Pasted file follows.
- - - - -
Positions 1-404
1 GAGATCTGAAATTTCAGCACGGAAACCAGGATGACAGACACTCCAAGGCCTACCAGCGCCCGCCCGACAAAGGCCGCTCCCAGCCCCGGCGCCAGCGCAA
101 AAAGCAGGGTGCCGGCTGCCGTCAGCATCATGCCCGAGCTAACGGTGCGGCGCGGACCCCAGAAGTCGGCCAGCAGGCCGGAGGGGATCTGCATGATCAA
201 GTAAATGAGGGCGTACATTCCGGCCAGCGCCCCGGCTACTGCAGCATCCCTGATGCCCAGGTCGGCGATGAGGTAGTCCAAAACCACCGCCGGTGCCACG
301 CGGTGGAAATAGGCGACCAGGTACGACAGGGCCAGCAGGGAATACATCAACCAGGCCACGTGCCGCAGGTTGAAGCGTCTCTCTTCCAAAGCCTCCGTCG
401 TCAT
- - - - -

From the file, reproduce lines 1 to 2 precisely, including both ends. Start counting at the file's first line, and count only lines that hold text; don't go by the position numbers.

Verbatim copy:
Positions 1-404
1 GAGATCTGAAATTTCAGCACGGAAACCAGGATGACAGACACTCCAAGGCCTACCAGCGCCCGCCCGACAAAGGCCGCTCCCAGCCCCGGCGCCAGCGCAA